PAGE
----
The United Nations needs $4.4 billion by the end of March to prevent catastrophic hunger and famine in South Sudan, Nigeria, Somalia and Yemen, yet just $90 million has been collected so far, Secretary-General Antonio Guterres said Wednesday.
With over 20 million people at risk of starvation over the next six months and famine already declared in parts of South Sudan, "we are facing a tragedy," Guterres said. "We must avoid it becoming a catastrophe."
Convening reporters for a briefing at the U.N. headquarters, Guterres amplified concerns that U.N. officials and humanitarian groups have expressed in recent weeks about the lack of food in the four nations. While they differ in many ways, their plights all are connected by a thread of violent conflict, Guterres noted. Drought is also a factor, particularly in Somalia.
Children's agency UNICEF warned Tuesday that almost 1.4 million children are at "imminent risk of death" from acute malnutrition this year in the four countries. A day earlier, U.N. agencies and South Sudan's government said more than 100,000 were experiencing famine in two counties in South Sudan, a nation where tens of thousands of people have died in a civil war that began in December 2013 and severe inflation has put food beyond the financial reach of many.
U.N. and food organizations define famine as when more than 30 percent of children under age 5 suffer from acute malnutrition and mortality rates are two or more deaths per 10,000 people every day, among other criteria.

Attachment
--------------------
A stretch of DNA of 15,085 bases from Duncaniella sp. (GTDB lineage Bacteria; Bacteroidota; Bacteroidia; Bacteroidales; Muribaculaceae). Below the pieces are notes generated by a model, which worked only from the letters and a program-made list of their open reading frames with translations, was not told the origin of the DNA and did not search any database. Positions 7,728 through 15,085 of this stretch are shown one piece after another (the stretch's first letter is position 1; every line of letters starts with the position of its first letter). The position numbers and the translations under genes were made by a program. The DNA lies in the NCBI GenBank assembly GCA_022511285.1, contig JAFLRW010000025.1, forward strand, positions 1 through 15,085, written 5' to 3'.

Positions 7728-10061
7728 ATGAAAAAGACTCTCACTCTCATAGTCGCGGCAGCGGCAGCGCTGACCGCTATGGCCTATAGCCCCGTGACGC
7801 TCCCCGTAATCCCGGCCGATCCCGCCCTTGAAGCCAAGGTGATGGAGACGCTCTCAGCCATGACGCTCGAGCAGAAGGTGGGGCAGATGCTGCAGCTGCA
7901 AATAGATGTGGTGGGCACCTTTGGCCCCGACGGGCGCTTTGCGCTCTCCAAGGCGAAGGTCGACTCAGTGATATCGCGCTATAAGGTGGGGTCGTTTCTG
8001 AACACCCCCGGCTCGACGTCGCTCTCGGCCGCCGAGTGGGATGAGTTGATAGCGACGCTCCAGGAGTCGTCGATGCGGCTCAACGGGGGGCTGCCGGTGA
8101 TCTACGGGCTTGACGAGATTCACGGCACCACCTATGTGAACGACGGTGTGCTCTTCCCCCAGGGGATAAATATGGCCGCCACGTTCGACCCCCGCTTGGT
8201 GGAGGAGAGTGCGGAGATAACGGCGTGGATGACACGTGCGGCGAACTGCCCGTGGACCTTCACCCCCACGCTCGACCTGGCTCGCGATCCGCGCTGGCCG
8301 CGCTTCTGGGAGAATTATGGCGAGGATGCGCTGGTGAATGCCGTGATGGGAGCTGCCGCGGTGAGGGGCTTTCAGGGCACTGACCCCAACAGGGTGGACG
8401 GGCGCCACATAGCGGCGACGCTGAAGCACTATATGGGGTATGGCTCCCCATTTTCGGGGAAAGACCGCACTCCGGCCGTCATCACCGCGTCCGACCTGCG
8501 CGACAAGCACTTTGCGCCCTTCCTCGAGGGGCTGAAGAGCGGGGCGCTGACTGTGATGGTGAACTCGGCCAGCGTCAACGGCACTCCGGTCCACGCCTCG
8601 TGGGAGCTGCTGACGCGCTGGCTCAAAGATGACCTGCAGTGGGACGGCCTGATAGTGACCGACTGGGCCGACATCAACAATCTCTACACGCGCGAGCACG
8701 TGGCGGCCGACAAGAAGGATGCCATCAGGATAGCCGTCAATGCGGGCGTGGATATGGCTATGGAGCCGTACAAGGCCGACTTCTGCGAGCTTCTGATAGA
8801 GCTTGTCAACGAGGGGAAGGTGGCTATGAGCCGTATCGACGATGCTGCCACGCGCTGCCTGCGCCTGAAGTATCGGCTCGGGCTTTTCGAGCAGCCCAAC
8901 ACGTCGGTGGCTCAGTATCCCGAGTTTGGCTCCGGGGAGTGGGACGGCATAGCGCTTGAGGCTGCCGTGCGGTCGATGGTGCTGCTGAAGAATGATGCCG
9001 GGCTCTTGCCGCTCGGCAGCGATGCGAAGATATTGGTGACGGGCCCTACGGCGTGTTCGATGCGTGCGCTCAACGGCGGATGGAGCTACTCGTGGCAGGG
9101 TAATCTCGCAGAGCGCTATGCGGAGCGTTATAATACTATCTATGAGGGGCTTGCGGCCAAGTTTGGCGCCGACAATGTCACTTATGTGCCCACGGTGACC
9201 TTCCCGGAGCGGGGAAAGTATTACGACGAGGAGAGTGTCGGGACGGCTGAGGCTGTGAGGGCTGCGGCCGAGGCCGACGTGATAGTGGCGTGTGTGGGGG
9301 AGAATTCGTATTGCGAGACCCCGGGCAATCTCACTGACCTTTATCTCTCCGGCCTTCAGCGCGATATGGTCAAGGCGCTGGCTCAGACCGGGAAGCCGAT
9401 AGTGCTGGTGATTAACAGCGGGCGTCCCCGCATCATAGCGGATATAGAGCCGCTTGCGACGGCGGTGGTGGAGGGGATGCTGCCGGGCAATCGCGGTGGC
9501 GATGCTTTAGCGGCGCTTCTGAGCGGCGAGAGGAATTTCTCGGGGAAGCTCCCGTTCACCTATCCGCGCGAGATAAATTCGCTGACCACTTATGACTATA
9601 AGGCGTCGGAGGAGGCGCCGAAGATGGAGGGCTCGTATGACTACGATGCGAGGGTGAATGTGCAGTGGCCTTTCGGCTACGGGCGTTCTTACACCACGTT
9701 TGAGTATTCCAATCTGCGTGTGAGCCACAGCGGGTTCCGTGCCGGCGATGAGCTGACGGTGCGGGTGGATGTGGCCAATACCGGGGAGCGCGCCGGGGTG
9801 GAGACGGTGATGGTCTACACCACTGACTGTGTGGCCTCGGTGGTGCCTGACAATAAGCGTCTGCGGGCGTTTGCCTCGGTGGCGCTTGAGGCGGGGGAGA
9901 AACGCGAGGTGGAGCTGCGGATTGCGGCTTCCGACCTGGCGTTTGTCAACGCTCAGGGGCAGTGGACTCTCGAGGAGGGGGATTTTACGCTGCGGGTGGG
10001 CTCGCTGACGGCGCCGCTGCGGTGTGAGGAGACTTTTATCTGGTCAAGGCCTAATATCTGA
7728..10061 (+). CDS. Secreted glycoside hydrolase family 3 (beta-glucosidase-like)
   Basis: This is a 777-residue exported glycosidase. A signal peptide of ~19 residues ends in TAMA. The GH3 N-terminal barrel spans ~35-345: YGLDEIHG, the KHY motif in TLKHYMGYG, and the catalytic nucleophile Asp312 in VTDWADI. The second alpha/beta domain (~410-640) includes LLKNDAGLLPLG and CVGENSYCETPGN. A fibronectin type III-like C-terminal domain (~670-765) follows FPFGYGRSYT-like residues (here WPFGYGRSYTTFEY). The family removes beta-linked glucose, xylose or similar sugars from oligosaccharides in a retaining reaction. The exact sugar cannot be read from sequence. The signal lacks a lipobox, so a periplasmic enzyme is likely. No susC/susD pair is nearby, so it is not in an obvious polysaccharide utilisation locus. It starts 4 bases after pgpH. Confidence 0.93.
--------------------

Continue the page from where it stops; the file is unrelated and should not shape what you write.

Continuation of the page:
Beyond the counties experiencing famine now, "millions of people are barely surviving in the space between malnutrition and death," Guterres said.
In Nigeria, a seven-year uprising by the Islamic extremist group Boko Haram has killed more than 20,000 people and driven 2.6 million from their homes. A U.N. humanitarian coordinator last month said malnutrition in the nation's northeast is so pronounced that some adults are too weak to walk and some communities have lost all their toddlers.
Somalia, which faced famine in 2010-2011, is experiencing widespread drought and has endured years of conflict and attacks by militants of the al-Shabab group. But the country is taking steps toward having its first fully functioning central government in a quarter-century. Newly elected President Mohamed Abdullahi Mohamed was inaugurated Wednesday.
In Yemen, the Arab world's poorest nation, over 7 million people need emergency food aid, yet funding shortages have forced the World Food Program to cut rations in Yemen by more than half since last year, Guterres said.
Altogether, the U.N. says humanitarian operations in the four countries will cost more than $5.6 billion this year. Despite the funding shortfall so far, Guterres said he believes governments and other donors "will step up." "In our world of plenty, there is no excuse for inaction or indifference," he said, adding that "there is no time to lose."